Fund managers are warning of mounting concerns in the US commercial real estate industry, which could prove challenging for lenders already grappling with the banking sector’s turmoil, according to a recent report by the Financial Times. The market has been under strain due to rising interest rates, falling prices, and diminishing demand for office space after the pandemic. However, the recent failures of banks, including Silicon Valley Bank, Signature Bank, and First Republic, have heightened these issues, particularly for regional banks that account for most of the commercial real estate loans.
Apollo Global Management’s co-president, Scott Kleinman, stated that the private market hasn’t yet started heavily marking down real estate. However, he warned that equity would be the first to suffer, marking the next potential challenge in the US. This situation has been exacerbated as commercial real estate has been priced tightly, and there hasn’t been a real estate crisis in the US since the ‘90s.
Guggenheim Partners’ chief investment officer, Anne Walsh, believes that the pain will primarily concentrate in some US regions, particularly large urban centers like San Francisco and New York. Second-class office buildings in need of repair will also suffer. She predicted a real estate recession, although not across the entire real estate market, with lenders becoming pickier about the loans they are willing to make.
To show the tightening lending standards and the fact that banks are pulling back, some lenders are requesting personal guarantees from property owners and for borrowers to pledge their assets to secure a mortgage, which signals the banks’ pullback. According to a Federal Reserve survey released on Monday, most US banks tightened credit standards for loans secured by non-residential properties in the first quarter, with none of them easing lending standards.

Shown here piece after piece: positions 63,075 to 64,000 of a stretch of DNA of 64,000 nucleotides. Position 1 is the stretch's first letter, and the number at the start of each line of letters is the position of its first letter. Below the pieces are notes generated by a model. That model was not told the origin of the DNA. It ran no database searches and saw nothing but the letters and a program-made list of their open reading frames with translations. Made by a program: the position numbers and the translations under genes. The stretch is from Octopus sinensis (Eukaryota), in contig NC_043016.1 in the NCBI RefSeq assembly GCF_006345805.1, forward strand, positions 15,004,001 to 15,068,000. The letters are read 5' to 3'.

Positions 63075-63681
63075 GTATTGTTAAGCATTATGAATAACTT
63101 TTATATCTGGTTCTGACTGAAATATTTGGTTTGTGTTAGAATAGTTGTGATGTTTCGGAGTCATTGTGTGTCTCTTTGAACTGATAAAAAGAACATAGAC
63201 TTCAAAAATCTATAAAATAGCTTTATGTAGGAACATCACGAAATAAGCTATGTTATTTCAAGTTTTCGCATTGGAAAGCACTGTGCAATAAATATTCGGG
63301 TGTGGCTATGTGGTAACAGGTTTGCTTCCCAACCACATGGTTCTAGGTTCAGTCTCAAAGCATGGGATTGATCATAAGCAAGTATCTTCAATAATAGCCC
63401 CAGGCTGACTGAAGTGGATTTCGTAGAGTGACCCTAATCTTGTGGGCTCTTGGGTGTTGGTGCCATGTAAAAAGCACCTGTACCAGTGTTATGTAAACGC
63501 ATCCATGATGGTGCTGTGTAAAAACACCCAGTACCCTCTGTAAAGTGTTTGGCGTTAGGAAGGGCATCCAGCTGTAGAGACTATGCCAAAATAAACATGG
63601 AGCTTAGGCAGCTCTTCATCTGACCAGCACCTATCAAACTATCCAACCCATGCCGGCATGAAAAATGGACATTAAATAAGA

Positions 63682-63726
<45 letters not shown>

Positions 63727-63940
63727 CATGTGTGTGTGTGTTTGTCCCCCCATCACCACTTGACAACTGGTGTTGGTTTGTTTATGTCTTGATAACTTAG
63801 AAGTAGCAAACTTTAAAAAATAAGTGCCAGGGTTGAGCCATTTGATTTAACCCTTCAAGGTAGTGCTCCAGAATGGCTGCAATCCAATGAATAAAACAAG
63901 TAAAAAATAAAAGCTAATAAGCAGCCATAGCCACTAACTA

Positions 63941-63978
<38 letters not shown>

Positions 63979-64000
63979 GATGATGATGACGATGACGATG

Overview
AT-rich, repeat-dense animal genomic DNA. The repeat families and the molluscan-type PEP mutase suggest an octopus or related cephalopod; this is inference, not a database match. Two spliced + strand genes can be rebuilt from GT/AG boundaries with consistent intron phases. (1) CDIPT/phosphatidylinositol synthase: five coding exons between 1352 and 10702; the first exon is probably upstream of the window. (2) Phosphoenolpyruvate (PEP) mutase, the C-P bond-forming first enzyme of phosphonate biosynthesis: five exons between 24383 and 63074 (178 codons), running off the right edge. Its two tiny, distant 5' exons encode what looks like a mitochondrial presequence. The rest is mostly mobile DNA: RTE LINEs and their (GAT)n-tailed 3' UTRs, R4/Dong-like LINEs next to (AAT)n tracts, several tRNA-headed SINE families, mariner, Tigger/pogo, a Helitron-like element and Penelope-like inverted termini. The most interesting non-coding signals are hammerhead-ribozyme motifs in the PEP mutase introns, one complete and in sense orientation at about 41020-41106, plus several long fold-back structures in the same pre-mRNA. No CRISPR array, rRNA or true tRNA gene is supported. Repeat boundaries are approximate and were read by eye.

The commercial real estate market is facing a wall of debt due for repayment in the next few years. The chief executive of a large US bank quoted in the report said that a lot of this real estate’s maturity cliff is funded by regional banks. He noted that commercial real estate is leverage on leverage on leverage. Therefore, if people are forced to quickly unwind that leverage, it could pop up in other areas.
Real estate developers have traditionally relied on borrowing cheaply and investing in a market with rising asset prices. However, according to Mathieu Chabran, co-founder of $43 billion alternative asset manager Tikehau Capital, they now face a perfect storm of rising interest rates, which is forcing assets to reprice down, coupled with a structural decline in occupation rates and aging assets.
Berkshire Hathaway’s vice-chair, Charlie Munger, warned of a brewing storm in the US commercial property market, stating that banks were full of bad loans. He added that there were many troubled office buildings, shopping centers, and other properties, causing significant agony. Nevertheless, Munger emphasized that the situation wasn’t as severe as the 2008 financial crisis.
Warren Buffett, Munger’s partner, noted that lenders often ended up with unwanted property. He stated that banks tended to extend and pretend and that there were all sorts of activities that arise out of commercial real estate development that occur on a large scale. However, these activities have consequences, and the current situation is starting to show the consequences of people who could borrow at 2.5 percent, finding out it doesn’t work at current rates.